Church of the Sacred Heart
When the first Bishop, Dr. Moran arrived in Dunedin in 1871, to establish a diocese in Otago, he opened the first Catholic church on the Taieri Plain and consecrated it ‘Church of the Sacred Heart’. This was the only Catholic church between Dunedin and Milton and the site chosen was near the Grange, predicting a flourishing settlement at Riccarton. The area was attractive due to the many farms throughout the Taieri and coal mining at Saddle Hill. The Chapel was opened on the 26th of February 1871 to service the whole of the Taieri but infrequent as the religious ceremonies were due to the fewness of priests, the building stood as a silent reminder of gods presence. Records show that Bishop Moran officiated at the chapel, the weddings of Jozef Pedowski to Maryanna Walinska (1875) & Jan Switalla to Marta Piernicka (1881). After the Woolen Mills were established on what was ‘Mosgiel farm’, people preferred to settle around the mill rejecting the small settlement at Riccarton now East Taieri. Bishop Moran could see the small chapel was going to be inadequate for the growing population at Mosgiel and so opened ‘St. Mary’s’ in Gordon Road, Mosgiel on the 19th of June 1887. The Poles at Allanton were in desperate need of a church of their own and it made sense to relocate the church at Riccarton. The Allanton community held a concert at the Athenaeum Hall to raise the funds for it’s relocation. It is believed Father James O’Neill supervised the dismantlement and re-erection of the church on the 24th of June 1887.
GREYTOWN ROMAN CATHOLIC CHURCH
The church recently erected at Greytown was opened last Sunday forenoon by the Most Rev. Dr Moran. High mass was celebrated by the Bishop, Father O’Neil being deacon; and Father Lynch, sub deacon. There was a large attendance, the building being found insufficient to accommodate all who had put in an appearance. The greater part of the congregation is composed of Polish Catholics, and during the sermon the Bishop appropriately referred to the struggles which Poland had been made in the past in the cause of their religion.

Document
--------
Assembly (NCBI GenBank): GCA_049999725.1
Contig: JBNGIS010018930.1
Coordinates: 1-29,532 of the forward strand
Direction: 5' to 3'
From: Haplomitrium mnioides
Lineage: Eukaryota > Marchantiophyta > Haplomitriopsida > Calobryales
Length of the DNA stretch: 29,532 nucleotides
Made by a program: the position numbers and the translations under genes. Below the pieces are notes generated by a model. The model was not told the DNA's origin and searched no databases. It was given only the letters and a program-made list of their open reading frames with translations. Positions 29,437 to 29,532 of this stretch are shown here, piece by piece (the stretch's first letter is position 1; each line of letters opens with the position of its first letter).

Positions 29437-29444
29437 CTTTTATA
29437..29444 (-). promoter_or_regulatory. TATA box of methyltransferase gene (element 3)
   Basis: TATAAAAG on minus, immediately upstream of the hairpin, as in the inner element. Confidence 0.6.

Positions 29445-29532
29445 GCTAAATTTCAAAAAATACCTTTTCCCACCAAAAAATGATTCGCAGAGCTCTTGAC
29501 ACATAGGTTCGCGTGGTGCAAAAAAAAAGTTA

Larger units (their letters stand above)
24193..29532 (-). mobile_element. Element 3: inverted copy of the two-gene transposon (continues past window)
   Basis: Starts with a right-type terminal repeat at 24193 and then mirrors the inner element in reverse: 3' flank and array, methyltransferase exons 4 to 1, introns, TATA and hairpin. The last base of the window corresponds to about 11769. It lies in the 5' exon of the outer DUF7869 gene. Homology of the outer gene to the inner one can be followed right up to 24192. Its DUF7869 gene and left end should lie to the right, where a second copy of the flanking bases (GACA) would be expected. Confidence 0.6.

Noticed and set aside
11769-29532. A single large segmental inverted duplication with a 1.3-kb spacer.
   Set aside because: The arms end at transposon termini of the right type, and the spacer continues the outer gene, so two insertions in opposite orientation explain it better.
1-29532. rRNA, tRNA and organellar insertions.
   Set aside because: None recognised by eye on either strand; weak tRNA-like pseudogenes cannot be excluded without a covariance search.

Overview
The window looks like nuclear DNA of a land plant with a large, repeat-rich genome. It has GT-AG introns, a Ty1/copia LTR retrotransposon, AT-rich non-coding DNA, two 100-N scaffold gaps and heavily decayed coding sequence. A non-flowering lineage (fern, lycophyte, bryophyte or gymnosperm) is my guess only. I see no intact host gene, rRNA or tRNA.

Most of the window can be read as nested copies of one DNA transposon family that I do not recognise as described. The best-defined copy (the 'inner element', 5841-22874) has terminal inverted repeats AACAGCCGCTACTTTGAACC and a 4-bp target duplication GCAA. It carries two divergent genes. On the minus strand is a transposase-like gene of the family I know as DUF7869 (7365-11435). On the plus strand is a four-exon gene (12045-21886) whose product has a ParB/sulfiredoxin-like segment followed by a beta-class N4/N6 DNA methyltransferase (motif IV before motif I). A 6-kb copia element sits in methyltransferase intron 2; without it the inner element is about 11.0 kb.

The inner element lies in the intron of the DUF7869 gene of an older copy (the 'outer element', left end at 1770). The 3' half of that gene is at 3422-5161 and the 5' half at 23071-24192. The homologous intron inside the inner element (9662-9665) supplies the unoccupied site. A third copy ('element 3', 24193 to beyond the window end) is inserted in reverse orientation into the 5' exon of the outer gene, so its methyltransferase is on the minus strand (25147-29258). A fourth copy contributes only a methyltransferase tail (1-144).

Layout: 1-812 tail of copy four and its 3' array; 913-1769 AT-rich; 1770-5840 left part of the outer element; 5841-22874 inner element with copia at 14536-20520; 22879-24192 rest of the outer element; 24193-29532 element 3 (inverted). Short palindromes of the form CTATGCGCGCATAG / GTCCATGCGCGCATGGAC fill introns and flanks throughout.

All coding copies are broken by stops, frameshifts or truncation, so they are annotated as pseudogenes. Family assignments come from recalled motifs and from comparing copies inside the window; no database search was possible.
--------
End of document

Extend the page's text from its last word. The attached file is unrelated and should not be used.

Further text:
In his introductory remarks, His Lordship said that he had come to dedicate the church, with all the ceremony they could command under the circumstances. It has been dedicated to Almighty God as the Church of the Sacred Heart of Jesus. He congratulated them on the erection of the building, which was alike creditable to them and to their pastor. It supplied a long-felt want, and he trusted it would be the means of great spiritual advancement. The majority of people who would worship in this church belonged to the Polish nation, who held a conspicuous place in history as a nation, which existed no longer – that was, it was no longer known in its political capacity. They were a great Catholic people: full of faith; full of piety; practicing their holy religion, and making for it the very greatest sacrifices that people could make. He then dwelt upon the way in which the Polish people, throughout all their persecution had adhered to the Roman Catholic faith; and said that he had no doubt that a great and good day was in store for Poland; he hoped that it would be so and that it would become once more a great Roman Catholic nation. Europe was indebted to the Polish nation for stemming the Mohammedan invasion which had threatened to over-run it. Something was in store for a people who had been so faithful and so brave and who had made so many sacrifices for God and their church. He trusted that they, representatives of that illustrious nation, would never prove themselves to be unworthy of the history of the race to which they belonged. He trusted that the Poles here would give good examples to their fellow Catholics. He hoped that the children would be gathered together in the church every Sunday, and that some of the devoted men of the congregation would come and teach them the catechism – the great truths of their holy religion. He prayed that Almighty God would bless this church and bless the congregation which would worship it. The musical portion of the ceremony was provided by the Mosgiel Roman Catholic Choir, Madam Ivens presiding at the harmonium. Visitors were present from Tokomairiro, Kuri Bush, Mosgiel and other districts. The collection amounted to the handsome sum of £75.
“The Taieri Advocate”, 17th October 1888.
While the setters were aging and the next generation moved further afield, the congregation slowly dwindled and there was subsequent deterioration of the church building. In 1948, Father M. W. Woods was successful in having the building completely renovated, and the church returned to full use. In February 1971, special celebrations to mark the Centenary of the Church took place. The church had its final mass celebrated there in September of 2005 and was soon deconsecrated after. The church was sold and unfortunately demolished not before some interest was shown to rescue its plight. It was the oldest Catholic Church between Dunedin & Milton.
Catholic Baptism & Marriage Records, St. Joseph’s, Catholic Archives, Dunedin
Pobόg-Jaworowski J. W., History of the Polish Settlers in New Zealand, Warsaw, 1990, pages 24, 25 & 26